(7) Prints, labels, and other advertising matter, including catalogs, published in connection with the rental lease, lending, licensing, or sale of articles of merchandise, works of authorship, or services.
(8) Tests, and answer material for tests when published separately from other literary works.
(9) Works first published as individual contributions to collective works. This category does not exempt the owner of copyright, or of the exclusive right of publication, in the collective work as a whole, from the applicable deposit requirements for the collective work.
(10) Works first published outside the United States and later published in the United States without change in copyrightable content, if:
(i) Registration for the work was made under 17 U.S.C. 408 before the work was published in the United States; or
(ii) Registration for the work was made under 17 U.S.C. 408 after the work was published in the United States but before a demand for deposit is made under 17 U.S.C. 407(d).
(11) Works published only as embodied in a soundtrack that is an integral part of a motion picture. This category does not exempt the owner of copyright, or of the exclusive right of publication, in the motion picture, from the applicable deposit requirements for the motion picture.
(12) Motion pictures that consist of television transmission programs and that have been published, if at all, only by reason of a license or other grant to a nonprofit institution of the right to make a fixation of such programs directly from a transmission to the public, with or without the right to make further uses of such fixations.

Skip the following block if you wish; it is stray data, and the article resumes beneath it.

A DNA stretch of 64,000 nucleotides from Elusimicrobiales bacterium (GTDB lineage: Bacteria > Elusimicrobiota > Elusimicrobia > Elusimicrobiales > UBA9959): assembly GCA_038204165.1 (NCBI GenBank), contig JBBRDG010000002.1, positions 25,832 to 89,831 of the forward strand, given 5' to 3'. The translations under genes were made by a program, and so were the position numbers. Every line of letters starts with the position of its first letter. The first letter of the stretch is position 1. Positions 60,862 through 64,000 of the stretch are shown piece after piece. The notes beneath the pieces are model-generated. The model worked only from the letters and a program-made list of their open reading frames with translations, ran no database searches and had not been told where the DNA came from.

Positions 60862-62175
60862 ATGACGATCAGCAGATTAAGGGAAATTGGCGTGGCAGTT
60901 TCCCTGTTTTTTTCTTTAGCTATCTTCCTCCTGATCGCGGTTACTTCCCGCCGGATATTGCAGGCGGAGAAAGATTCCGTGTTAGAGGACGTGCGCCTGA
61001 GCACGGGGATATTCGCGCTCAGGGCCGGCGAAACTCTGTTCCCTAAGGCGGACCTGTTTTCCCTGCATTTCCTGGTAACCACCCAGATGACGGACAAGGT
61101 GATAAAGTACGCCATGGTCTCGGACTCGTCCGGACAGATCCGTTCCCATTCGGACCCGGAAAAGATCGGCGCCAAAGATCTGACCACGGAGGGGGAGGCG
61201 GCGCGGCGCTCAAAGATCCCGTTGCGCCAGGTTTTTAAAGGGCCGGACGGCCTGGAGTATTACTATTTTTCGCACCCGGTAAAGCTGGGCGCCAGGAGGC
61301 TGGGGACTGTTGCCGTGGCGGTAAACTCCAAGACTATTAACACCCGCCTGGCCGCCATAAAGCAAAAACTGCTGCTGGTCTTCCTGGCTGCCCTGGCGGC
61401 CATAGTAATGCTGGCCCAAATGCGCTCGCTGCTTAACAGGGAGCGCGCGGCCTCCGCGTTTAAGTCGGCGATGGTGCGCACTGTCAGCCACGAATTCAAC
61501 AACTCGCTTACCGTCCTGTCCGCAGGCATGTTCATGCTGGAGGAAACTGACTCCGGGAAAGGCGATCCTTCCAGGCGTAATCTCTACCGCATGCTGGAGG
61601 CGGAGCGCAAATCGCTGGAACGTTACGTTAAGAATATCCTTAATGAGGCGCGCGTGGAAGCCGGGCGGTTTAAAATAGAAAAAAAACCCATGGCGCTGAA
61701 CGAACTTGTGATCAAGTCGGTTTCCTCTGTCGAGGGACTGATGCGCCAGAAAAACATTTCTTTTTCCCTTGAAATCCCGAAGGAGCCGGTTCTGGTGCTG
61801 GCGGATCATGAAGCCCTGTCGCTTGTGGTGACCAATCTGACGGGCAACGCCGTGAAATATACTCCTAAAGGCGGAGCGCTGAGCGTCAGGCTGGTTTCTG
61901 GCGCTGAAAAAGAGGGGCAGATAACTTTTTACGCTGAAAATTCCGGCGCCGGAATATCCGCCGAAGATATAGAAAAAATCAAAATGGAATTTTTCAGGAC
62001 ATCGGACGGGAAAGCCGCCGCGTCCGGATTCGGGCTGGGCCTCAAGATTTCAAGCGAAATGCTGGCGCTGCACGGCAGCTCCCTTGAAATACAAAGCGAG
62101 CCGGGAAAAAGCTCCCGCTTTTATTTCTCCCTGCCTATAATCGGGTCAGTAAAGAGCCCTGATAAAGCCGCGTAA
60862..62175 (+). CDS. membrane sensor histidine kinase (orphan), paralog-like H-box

(d) Nature of required deposit.
(1) Subject to the provisions of paragraph (d)(2) of this section, the deposit required to satisfy the provisions of section 407(a) of title 17 shall consist of:
(i) In the case of published works other than sound recordings, two complete copies of the best edition; and
(ii) In the case of published sound recordings, two complete phonorecords of the best edition.
(2) In the case of certain published works not exempt from deposit requirements under paragraph (c) of this section, the following special provisions shall apply:
(i) In the case of published three-dimensional cartographic representations of area, such as globes and relief models, the deposit of one complete copy of the best edition of the work will suffice in lieu of the two copies required by paragraph (d)(1) of this section.
(ii) In the case of published motion pictures, the deposit of one complete copy of the best edition of the work will suffice in lieu of the two copies required by paragraph (d)(1) of this section. Any deposit of a published motion picture must be accompanied by a separate description of its contents, such as a continuity, pressbook, or synopsis. The Library of Congress may, at its sole discretion, enter into an agreement permitting the return of copies of published motion pictures to the depositor under certain conditions and establishing certain rights and obligations of the Library with respect to such copies. In the event of termination of such an agreement by the Library it shall not be subject to reinstatement, nor shall the depositor or any successor in interest of the depositor be entitled to any similar or subsequent agreement with the Library, unless at the sole discretion of the Library it would be in the best interests of the Library to reinstate the agreement or enter into a new agreement.
(iii) In the case of any published work deposited in the form of a hologram, the deposit shall be accompanied by: (A) Two sets of precise instructions for displaying the image fixed in the hologram; and (B) two sets of identifying material in compliance with § 202.21 of these regulations and clearly showing the displayed image.